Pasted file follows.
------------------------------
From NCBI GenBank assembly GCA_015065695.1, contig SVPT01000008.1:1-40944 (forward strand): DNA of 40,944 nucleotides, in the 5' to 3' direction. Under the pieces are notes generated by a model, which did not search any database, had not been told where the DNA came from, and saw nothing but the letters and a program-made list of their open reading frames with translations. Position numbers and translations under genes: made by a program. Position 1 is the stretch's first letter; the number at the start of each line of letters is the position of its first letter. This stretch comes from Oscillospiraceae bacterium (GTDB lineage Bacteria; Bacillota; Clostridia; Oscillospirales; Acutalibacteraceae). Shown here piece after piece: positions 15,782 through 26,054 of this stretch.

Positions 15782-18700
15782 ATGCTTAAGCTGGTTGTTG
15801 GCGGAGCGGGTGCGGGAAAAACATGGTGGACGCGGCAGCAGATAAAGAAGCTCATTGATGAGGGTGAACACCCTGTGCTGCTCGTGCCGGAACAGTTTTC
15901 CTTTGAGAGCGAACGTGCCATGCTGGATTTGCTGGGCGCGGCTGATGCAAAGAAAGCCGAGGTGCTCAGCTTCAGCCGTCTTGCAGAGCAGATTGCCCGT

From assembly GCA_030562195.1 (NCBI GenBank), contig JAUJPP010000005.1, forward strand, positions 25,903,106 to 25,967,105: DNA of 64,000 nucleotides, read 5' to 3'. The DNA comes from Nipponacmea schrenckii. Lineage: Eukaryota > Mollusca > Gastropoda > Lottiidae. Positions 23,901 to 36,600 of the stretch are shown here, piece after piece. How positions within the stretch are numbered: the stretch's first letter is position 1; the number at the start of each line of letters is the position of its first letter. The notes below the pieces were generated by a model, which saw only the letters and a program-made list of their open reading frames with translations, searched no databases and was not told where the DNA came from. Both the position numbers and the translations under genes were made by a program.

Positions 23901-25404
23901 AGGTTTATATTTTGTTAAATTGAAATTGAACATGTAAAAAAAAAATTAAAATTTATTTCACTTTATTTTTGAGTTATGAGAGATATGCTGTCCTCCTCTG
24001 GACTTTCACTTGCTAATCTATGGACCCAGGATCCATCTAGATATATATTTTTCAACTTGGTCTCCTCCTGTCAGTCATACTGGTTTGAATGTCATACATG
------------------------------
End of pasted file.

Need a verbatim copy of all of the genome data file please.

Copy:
From NCBI GenBank assembly GCA_015065695.1, contig SVPT01000008.1:1-40944 (forward strand): DNA of 40,944 nucleotides, in the 5' to 3' direction. Under the pieces are notes generated by a model, which did not search any database, had not been told where the DNA came from, and saw nothing but the letters and a program-made list of their open reading frames with translations. Position numbers and translations under genes: made by a program. Position 1 is the stretch's first letter; the number at the start of each line of letters is the position of its first letter. This stretch comes from Oscillospiraceae bacterium (GTDB lineage Bacteria; Bacillota; Clostridia; Oscillospirales; Acutalibacteraceae). Shown here piece after piece: positions 15,782 through 26,054 of this stretch.

Positions 15782-18700
15782 ATGCTTAAGCTGGTTGTTG
15801 GCGGAGCGGGTGCGGGAAAAACATGGTGGACGCGGCAGCAGATAAAGAAGCTCATTGATGAGGGTGAACACCCTGTGCTGCTCGTGCCGGAACAGTTTTC
15901 CTTTGAGAGCGAACGTGCCATGCTGGATTTGCTGGGCGCGGCTGATGCAAAGAAAGCCGAGGTGCTCAGCTTCAGCCGTCTTGCAGAGCAGATTGCCCGT

From assembly GCA_030562195.1 (NCBI GenBank), contig JAUJPP010000005.1, forward strand, positions 25,903,106 to 25,967,105: DNA of 64,000 nucleotides, read 5' to 3'. The DNA comes from Nipponacmea schrenckii. Lineage: Eukaryota > Mollusca > Gastropoda > Lottiidae. Positions 23,901 to 36,600 of the stretch are shown here, piece after piece. How positions within the stretch are numbered: the stretch's first letter is position 1; the number at the start of each line of letters is the position of its first letter. The notes below the pieces were generated by a model, which saw only the letters and a program-made list of their open reading frames with translations, searched no databases and was not told where the DNA came from. Both the position numbers and the translations under genes were made by a program.

Positions 23901-25404
23901 AGGTTTATATTTTGTTAAATTGAAATTGAACATGTAAAAAAAAAATTAAAATTTATTTCACTTTATTTTTGAGTTATGAGAGATATGCTGTCCTCCTCTG
24001 GACTTTCACTTGCTAATCTATGGACCCAGGATCCATCTAGATATATATTTTTCAACTTGGTCTCCTCCTGTCAGTCATACTGGTTTGAATGTCATACATG